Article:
In this March 6, 2020 photo, anti-government protesters walk past a mural denouncing Chile's President Sebastian Pinera in Santiago, Chile. (Photo: AP)
The southern hemisphere summer has come to a close, and Chileans say they fear — or welcome — the prospect that the turn of the season could herald a renewal of the vast protests that shook the nation late last year over the government’s failure to channel one of Latin America’s best economies into well-being for the working and middle classes.
After the protests, which drew as many as 1.2 million people into the streets, the government promised reforms, the massive demonstrations grew smaller and the country went on summer vacation.
The government increased some social benefits, and set a nationwide vote for next month on whether to write a new constitution. But Chileans returning to work and school as vacation ended told The Associated Press they felt that none of the fundamental causes of the country’s eruption had been resolved.
Some said they believed conditions were ripe for a possible new explosion of unrest at any time.
Small protests by violent groups of masked youths continued regularly even during summer vacation and led to regular vandalism of businesses and clashes with police. After several thousand people demonstrated peacefully early this month, a small group clashed with security forces and incinerated a police vehicle with a firebomb.
By far the biggest — and largely peaceful — recent demonstration came Sunday when some 800,000 people, by government count, turned out for International Women’s Day.
Some of those interviewed in recent days by The Associated Press said that for the first time in months, they were thinking of returning to the streets. Others said they worried that that protests and attacks on shops and infrastructure by the masked demonstrators could swell and grow out of control.
Juan Carlos González, 42, said he receives slightly more than the minimum wage of $367 a month from the factory where he works as an electrical technician. To make ends meet, he said, he works as an Uber driver at night and on weekends.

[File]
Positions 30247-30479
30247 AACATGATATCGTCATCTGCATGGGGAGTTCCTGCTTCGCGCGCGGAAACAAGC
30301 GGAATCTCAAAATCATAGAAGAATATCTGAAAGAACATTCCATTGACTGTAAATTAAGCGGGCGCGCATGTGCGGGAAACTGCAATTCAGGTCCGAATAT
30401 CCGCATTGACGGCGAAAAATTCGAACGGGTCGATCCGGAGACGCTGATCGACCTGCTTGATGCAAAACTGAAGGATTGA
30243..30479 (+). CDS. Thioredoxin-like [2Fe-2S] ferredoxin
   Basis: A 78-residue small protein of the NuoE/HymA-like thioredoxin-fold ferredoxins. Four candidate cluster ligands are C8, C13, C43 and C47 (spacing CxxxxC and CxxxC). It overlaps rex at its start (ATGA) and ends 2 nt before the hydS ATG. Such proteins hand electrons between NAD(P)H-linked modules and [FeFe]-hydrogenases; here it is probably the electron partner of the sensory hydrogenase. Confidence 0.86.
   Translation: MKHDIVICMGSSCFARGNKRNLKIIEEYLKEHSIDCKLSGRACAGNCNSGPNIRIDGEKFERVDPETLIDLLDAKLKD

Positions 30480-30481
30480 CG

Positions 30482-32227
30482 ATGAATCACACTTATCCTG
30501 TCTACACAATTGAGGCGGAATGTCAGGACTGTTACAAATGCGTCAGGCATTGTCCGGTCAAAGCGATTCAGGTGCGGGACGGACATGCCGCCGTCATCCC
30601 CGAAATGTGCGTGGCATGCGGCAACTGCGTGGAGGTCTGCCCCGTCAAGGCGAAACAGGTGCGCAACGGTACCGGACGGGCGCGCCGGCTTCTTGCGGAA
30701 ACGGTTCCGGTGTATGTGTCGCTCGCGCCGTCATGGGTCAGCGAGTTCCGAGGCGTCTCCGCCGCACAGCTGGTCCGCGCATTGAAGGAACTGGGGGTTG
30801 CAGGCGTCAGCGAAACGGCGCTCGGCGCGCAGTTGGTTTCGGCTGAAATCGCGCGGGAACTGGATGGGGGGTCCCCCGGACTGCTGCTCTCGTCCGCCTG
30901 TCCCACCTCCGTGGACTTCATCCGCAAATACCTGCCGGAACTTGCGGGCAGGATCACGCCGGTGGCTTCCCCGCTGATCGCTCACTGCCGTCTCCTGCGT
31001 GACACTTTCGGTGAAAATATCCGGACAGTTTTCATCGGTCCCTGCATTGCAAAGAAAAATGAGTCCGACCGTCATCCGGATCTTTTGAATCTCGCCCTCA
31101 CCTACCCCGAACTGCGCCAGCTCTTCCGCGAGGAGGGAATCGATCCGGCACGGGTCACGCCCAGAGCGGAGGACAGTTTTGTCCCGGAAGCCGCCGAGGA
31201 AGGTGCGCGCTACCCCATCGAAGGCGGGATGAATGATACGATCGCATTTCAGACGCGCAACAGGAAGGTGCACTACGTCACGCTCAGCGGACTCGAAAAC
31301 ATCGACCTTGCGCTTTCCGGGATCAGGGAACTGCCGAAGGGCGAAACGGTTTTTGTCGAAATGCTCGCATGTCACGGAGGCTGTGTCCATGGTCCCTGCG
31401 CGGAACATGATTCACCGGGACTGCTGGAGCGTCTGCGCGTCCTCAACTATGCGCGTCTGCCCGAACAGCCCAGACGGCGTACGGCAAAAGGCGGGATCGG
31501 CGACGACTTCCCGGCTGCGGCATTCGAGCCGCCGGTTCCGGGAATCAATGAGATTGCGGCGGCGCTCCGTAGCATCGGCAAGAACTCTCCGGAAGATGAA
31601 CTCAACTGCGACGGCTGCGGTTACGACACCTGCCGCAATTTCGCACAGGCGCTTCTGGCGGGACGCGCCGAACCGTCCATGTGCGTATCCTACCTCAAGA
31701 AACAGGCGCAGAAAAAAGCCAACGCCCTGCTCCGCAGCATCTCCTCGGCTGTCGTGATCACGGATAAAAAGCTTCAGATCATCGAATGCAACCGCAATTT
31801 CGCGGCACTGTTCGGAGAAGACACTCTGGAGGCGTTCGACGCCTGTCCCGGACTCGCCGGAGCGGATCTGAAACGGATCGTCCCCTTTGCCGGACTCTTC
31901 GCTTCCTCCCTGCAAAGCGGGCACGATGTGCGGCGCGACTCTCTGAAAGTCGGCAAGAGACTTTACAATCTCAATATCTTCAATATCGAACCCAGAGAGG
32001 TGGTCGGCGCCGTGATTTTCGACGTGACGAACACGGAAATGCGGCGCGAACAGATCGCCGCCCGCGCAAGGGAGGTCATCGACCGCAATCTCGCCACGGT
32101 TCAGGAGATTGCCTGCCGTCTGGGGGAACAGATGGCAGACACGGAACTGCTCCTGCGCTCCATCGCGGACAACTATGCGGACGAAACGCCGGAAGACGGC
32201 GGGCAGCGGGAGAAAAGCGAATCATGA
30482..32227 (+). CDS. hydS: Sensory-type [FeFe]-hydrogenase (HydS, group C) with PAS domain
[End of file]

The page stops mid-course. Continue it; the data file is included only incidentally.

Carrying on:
“I’m angry at what’s happened,” González said. “With the resources this country has, these problems should have been solved many years ago. I went out to march and if I have to do it again, I will.”
From afar, Chile has been a regional success story — under democratically elected presidents on the left and right, a free-market consensus has driven growth up, poverty down and won Chile the region’s highest score on the United Nations Human Development Index, a blend of life expectancy, education and national income per capita. In 2010, Chile became the second Latin member of the Organization for Economic Cooperation and Development, after Mexico.
But a 2017 UN report found that the richest 1% of the population earns 33 percent of the nation’s wealth. That helps make Chile the most unequal country in the OECD, slightly worse than Mexico.
After the protests that began last October with the burning of metro stations and hundreds of businesses, President Sebastián Piñera responded with a basket of relatively small-scale reforms like raising retirees’ pensions from $134 to $201 a month, freezing domestic electrical rates and raising a tax on the wealthy,
Other measures awaiting Congressional approval include a hike in the minimum wage from $367 to $427 a month, a cut in legislators’ pay and additional benefits for retirees.
Cristián Ramírez, a 34-year-old building contractor in Santiago, said he also expected to return to the streets in coming days.
“Up until now they’ve been giving us crumbs. A retiree who lives on $134 a month, even if they raise it 50 percent, they won’t have money to eat, to pay bills and, above all, to buy medicine.
“I’m optimistic and I’m confident that if we keep protesting the government will have to make real changes,” he said. “I think I’m going to protest until we win.”
The possibility of large new protests worries those lives were disrupted by last year’s protests and fear the potential for even greater violence similar to episodes suffered under the brutal military dictatorship from 1973 to 1981.
“I feel powerless, I don’t think that there will be a way to stop the violence and I have a nervous sensation that the young people who didn’t live through the dictatorship don’t realize it could end up getting out of control,” said dental surgeon Gonzalo Alvarez, 62.
“I’m not going to protest but I understand why people do, because their lives haven’t changed. They are still in debt, with low salaries and pensions.”
The continued protests by masked youths with a taste for attacking police and property pose a risk to the plebiscite on writing a new constitutional next month, warned conservative politician Jacqueline van Rysselberghe.
“It won’t be possible to produce a new constitution or vote on one with the levels of violence we see today,” she said.
Hugo Rivera, a 17-year-old college student, said his grandmother struggled to buy medicine with her pension and his mother couldn’t pay all her bills with her minimum wage of less than $370, which the government has yet to raise as promised.
“That’s why,” Rivera said. “My brother and I are going to keep protesting.”′